British Euro MP booted from parliament in 'fascist' spat
A British Euro MP was thrown out of the European Parliament on Wednesday after calling a German colleague an "undemocratic fascist," sparking an uproar in the assembly.
The verbal dust-up between Godfrey Bloom, member of the UK Independence Party, and Germany's Martin Schulz, leader of the assembly's Socialist bloc, caused a commotion in the middle of a debate on Europe's economic crisis.
Schulz was being asked to wrap up a statement, during which he was criticising Britain's resistance to reforms, when Bloom interjected.
"He just said 'ein Volk, ein Reich, ein Fuehrer,' that's what I just heard," Schulz told the 736-member parliament in Strasbourg, saying Bloom had uttered the Nazi motto "One People, One Empire, One Leader."
Parliament president Jerzy Buzek demanded that Bloom apologise, but the eurosceptic British lawmaker was unrepentent.
"The views expressed by 'Herr' Schulz make the case. He is an undemocratic fascist," Bloom told the chamber, prompting Buzek to boot him from the parliamentary session.
Buzek said: "As you know, most of the members of the chamber cannot accept your behaviour. I will therefore ask you to leave the chamber at this point."
The heads of five political groups -- including the biggest group in parliament, the conservative European People's Party -- urged Buzek to impose "a severe sanction" on Bloom.
"We can never accept that members of the European Parliament insult their colleagues in a way that recalls the worst hours of our history," the political leaders said in a statement.
The verbal volleys resumed later in the day when Bloom barged back into the chamber for a voting session.
When parliament vice president Edward McMillan-Scott demanded he apologise or leave, Bloom stood his ground.
"Yet again there is one rule for 'Herr' Schulz and one rule for everybody else," Bloom said.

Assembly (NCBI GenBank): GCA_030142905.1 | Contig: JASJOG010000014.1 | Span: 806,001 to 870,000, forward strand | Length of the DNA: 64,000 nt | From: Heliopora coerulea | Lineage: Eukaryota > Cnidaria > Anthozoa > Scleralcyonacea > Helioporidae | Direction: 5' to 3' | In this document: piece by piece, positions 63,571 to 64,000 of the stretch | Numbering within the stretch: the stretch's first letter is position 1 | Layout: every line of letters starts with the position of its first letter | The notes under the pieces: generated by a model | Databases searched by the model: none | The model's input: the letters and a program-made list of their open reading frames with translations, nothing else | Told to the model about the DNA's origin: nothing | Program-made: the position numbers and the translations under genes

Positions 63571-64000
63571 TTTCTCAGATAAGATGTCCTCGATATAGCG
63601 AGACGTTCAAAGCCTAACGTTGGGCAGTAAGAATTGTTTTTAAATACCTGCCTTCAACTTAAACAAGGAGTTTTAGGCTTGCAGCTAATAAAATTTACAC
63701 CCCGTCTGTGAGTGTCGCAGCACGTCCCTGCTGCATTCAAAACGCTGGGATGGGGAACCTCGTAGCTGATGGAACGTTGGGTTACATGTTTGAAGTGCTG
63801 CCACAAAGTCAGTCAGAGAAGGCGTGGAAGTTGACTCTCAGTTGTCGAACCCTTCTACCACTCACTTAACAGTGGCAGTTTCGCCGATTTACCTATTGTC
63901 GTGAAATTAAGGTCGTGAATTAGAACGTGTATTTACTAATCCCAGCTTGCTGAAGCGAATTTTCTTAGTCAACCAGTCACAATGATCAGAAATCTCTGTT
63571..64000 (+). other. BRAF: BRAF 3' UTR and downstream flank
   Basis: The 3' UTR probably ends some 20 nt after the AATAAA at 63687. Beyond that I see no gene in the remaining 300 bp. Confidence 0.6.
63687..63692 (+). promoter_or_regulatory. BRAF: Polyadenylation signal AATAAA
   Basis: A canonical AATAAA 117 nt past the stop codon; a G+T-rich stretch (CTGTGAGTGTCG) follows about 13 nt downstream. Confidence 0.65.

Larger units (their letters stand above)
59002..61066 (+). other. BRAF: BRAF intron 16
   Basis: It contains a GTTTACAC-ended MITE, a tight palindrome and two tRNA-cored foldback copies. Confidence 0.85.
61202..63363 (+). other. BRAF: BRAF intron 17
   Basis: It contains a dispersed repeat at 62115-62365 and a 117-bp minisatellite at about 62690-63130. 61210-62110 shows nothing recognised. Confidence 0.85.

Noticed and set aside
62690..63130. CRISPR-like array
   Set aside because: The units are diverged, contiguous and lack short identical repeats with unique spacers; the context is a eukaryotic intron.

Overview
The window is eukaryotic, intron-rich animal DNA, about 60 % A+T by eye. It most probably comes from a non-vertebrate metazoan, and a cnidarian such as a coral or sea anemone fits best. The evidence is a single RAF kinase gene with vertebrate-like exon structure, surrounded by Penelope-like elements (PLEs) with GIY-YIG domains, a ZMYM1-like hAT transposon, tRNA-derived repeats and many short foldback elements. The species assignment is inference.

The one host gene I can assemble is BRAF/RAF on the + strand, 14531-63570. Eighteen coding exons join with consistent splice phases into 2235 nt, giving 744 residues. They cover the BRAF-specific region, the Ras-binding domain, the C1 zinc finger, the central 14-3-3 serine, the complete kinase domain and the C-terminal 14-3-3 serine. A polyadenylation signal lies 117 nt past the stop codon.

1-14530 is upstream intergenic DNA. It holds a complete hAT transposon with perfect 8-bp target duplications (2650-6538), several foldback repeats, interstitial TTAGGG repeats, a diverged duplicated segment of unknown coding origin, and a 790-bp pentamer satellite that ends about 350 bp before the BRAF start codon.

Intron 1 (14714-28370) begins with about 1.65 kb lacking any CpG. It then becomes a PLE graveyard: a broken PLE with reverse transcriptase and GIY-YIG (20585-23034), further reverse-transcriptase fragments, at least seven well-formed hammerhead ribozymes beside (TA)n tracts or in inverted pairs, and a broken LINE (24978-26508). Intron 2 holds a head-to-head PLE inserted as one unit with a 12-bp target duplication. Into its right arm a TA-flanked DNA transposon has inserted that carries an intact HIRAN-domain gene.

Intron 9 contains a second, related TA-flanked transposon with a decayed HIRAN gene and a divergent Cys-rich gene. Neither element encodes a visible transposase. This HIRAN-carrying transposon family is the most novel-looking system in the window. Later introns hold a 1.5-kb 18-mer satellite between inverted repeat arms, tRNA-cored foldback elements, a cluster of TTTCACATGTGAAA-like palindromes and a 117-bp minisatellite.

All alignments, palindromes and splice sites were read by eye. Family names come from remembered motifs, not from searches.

"This is a disgrace! I have been elected, re-elected to vote in this chamber by the people of Yorkshire, your own constituency I might add, with a democratic mandate," he told fellow Briton McMillan-Scott, a Liberal leader.
"I have no intention of apologising, I have no intention of leaving this chamber, you must have me escorted out, sir!"
The sea of shouts that ensued forced a temporary suspension of the session until calm returned to the assembly. Bloom eventually agreed to walk out.
UK Independence Party leader Nigel Farage admitted that Bloom's "jibe in the parliament may have been rash and inflammatory."
But he defended what he called Bloom's "sentiments about the formation of an undemocratic Europe."
Farage, whose party wants Britain to withdraw from the 27-nation EU, is no stranger to provocative remarks.
In February, Farage said EU President Herman Van Rompuy had "the charisma of a damp rag and the appearance of a low-grade bank clerk."
For his part, Schulz was the target once before with a Nazi smear in 2003 when Italian Prime Minister Silvio Berlusconi said he would be the "perfect" fit for the "role of a kapo" in a film. Kapos were Jews in charge of policing fellow prisoners in Nazi concentration camps.
© 2010 AFP